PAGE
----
When I went back to his room, he was still profusely vomiting.  The ER doctor was in the room, two IV lines were being placed, and his history was being repeated again my me.  He was shocked to learn that West Penn had not done an endoscope.  He then told me that they were  calling in Dr. Patell, and that they needed to put an NG tube down Jacob’s throat.  He then advised that he would need a transfusion depending on how his blood work came back.  Fortunately, or unfortunately when it did it was normal.  Counts were normal, hemocrit was normal, everything pointed to a relatively normal blood supply even though he was vomiting, and was en route to loosing 1 liter of blood (or the equivalent of 2 pints).  As they placed the NG tube, I watched in abject terror.  I was paralyzed by fear both from watching a tube being placed into his nose, and watching him continue to vomit while trying to catch his breath while the tube was going down.  At this point I heard my mother in laws voice–I told Jacob “they are here”  The nurse told me “you can stay, but they can’t”  I find that odd now.  Did they think they were going to loose him and didn’t want me far away?  I became angry then as the blood bank person continued to attempt to get a postive ID on Jacob even as he is projectile vomiting.  I yelled at him, as did the nurse “Its him”  but still they made Jacob spell his name, and give his middle initial.  It was only then that I joined his mom and dad in the waiting room.  His mom reached out and tried to comfort me, but I backed away.  I knew if she touched me I would loose it.  If she touched me, this was read.  If she touched me, I would crumble and I needed to be strong for Jacob.

It seemed like hours passed, but in reality it was only 1 hour between arrival and the placement of the NG tube, and an additional 1/2 hour before Dr. Patel arrived to do his emergency endoscope.  They told me that it would take an hour, and that I would need to wait in the waiting room.  That hour seemed like days.  Every time I head the security door woosh open I would look apprehensively for the doctor.  Once it was the nurse who came out and said “he was doing well”  but then nothing.  Finally after 50 minutes I had them buzz me back again.  The proceedure was over, and Jacob was alive.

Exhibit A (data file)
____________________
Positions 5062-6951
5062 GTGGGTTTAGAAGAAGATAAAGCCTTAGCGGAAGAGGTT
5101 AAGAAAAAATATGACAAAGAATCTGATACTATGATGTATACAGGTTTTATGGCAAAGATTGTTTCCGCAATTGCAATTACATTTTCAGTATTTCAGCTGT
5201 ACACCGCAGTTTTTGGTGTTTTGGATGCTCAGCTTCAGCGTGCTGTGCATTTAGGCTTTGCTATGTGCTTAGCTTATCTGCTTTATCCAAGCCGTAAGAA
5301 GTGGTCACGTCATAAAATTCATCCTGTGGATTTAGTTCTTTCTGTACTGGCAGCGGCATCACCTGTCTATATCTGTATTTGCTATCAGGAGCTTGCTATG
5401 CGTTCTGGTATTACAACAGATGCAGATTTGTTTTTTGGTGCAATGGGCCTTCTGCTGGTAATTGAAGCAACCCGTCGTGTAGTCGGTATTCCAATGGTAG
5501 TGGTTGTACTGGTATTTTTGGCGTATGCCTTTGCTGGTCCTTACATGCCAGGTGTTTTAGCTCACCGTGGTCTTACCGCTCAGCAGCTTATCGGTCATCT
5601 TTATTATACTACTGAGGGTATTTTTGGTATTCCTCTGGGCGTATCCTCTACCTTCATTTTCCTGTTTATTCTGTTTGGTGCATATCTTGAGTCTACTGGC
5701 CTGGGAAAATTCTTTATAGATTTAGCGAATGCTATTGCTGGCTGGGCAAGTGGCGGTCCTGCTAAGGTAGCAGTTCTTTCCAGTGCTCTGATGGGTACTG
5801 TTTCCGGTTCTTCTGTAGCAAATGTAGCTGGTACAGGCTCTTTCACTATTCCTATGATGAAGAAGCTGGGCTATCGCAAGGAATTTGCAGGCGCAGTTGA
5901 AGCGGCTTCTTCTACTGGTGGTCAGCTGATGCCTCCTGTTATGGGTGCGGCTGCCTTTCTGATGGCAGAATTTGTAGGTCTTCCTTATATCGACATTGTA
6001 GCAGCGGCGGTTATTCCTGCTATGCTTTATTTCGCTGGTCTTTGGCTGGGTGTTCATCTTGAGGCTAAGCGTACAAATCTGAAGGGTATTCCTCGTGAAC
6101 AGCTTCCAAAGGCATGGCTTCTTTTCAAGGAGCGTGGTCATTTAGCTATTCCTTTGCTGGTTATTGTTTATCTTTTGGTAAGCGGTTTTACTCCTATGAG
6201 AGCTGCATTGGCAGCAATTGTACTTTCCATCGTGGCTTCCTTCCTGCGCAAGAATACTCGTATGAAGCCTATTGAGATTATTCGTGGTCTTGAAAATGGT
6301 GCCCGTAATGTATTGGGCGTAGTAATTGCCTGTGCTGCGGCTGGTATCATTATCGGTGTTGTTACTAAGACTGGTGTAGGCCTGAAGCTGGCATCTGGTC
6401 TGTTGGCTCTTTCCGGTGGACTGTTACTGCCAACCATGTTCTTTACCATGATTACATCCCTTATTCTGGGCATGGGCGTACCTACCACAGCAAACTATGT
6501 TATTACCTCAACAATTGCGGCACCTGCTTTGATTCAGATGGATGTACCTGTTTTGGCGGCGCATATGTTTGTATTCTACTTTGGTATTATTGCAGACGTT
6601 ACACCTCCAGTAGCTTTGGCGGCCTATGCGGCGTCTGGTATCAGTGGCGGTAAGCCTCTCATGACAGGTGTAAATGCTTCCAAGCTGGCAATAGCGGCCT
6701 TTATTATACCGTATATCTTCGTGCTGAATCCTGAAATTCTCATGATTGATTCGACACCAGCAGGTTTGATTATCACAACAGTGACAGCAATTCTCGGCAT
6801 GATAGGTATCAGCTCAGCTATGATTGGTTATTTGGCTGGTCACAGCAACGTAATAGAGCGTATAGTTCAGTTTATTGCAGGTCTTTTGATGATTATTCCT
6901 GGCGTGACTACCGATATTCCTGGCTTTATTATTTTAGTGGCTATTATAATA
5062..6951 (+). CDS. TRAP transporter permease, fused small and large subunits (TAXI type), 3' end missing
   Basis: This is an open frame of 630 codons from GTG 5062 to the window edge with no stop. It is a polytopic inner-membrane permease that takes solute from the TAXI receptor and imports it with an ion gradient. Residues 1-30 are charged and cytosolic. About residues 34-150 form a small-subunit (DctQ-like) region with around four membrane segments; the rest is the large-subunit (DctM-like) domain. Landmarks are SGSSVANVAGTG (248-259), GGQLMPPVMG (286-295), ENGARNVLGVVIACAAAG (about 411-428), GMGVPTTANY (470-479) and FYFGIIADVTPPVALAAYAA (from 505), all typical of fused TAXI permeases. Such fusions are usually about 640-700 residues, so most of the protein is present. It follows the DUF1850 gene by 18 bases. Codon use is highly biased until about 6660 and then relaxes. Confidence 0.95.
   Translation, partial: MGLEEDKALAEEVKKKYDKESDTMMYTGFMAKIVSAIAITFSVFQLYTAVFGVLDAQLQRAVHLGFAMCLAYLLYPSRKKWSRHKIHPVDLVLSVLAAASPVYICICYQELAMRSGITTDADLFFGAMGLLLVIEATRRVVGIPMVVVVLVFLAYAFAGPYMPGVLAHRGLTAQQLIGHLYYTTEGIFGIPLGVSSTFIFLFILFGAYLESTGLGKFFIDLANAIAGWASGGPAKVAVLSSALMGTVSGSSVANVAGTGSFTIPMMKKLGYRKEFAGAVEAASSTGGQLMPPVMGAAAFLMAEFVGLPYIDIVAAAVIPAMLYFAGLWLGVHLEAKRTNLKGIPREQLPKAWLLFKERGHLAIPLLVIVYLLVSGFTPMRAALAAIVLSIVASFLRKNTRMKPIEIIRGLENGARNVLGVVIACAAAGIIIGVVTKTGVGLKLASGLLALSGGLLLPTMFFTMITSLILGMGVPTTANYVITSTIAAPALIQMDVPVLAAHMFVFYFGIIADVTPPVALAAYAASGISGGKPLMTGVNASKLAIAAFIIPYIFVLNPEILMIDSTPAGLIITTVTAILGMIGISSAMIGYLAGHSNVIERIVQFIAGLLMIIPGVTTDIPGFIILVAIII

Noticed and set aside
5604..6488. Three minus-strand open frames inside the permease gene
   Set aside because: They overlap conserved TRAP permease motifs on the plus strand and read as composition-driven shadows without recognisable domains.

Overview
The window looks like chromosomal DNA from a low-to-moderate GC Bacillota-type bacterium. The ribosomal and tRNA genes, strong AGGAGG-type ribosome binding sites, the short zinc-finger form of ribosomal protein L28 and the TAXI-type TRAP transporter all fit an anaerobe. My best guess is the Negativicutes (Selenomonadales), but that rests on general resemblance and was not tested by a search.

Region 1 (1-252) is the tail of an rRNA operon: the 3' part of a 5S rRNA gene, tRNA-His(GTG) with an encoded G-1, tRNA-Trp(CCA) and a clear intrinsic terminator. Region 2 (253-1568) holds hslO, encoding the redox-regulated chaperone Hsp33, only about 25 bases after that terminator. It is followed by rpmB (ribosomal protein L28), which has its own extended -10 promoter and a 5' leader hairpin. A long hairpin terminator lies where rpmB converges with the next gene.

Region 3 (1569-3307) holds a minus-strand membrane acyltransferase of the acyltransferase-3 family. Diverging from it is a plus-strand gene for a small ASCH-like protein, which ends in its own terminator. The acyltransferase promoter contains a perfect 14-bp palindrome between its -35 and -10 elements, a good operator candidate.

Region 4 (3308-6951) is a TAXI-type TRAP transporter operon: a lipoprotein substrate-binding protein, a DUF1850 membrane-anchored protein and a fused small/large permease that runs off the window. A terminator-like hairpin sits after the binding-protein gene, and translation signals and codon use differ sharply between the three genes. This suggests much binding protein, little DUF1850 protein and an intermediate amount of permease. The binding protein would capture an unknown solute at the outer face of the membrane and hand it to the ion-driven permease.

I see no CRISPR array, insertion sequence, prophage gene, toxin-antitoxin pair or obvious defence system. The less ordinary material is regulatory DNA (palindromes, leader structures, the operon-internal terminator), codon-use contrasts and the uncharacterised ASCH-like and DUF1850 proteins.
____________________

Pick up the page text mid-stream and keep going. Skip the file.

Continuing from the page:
His BP had gone back, but still was in the low 100’s.  He was going to be taken to the ICU.  Dr. P said he was very ill, and that we had a 50/50 chance of this healing without additional surgery.  The first 48 hours were critical.  If the clot that has stopped the bleeding moved within that time, he could begin to bleed again.  If he bled again we were looking at a laparotomy.  If things got worse the surgeon told me, they would simply remove the stomach.  I wanted to stay with him, but since they were taking him to the ICU I couldn’t.  Instead I came home and began making the phone calls that needed to be made, but first I had to hose the blood off the porch, and then deal with the bathroom.  I tried to lay down, but I couldn’t get the vision of Jacob with a tube in his nose, and vomiting around his NG tube.  My legs were paralyzed.

What you need to know about Jacob is that he is a very active, and independent man.  So when I saw him in the ICU, and he could barely speak more than a croak at at time, or raise his hand more than a few inches from his bed I knew how bad things were.  He had some color, as opposed to being completely colorless just hours before, but we were still not out of the woods…hell, we had barely begun the trail on the way in.

That day my life was marked by hours.  “Its been 12 hours since his last bleed”  or “its been 16 hours since.”  Yet even though we are talking in hours, it seemed like it was days.  Every visit to Jacob i could see he gained strength, but he was still far from coming home.  I knew that until we hit the “magic number” of 48 that anything could happen…and so began the week that really has changed my life…

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5 responses to “Full Disclosure…

  1. I am so happy you are both back home and everything is A-OK. Nexiuum for life isn’t a bad trade!!

    You are still in my thoughts and prayers . . .

  2. I realise by what you say here just how frightening this was. The cleaning up the blood had to be absoultely horrible.

    I understand even more what you meant when you said, ” life changes in a flash.” I know that it does but when you go from planing your future and expanding your family to fighting to save the life a key member of the family.

    sigh!

    I am so glad you can now go back to planning for the future!

  3. I’m so glad everything’s turned out okay – terror must not even be a word that expresses anything close to what you both felt.

  4. I am so sorry I missed all of this and wasn’t around to offer my support. I can’t imagine the terrifying week you have survived. I hope you can take a few more days off of work to be together. I am so happy things have turned around!

  5. Sooo scary! You are both so blessed to have eachother.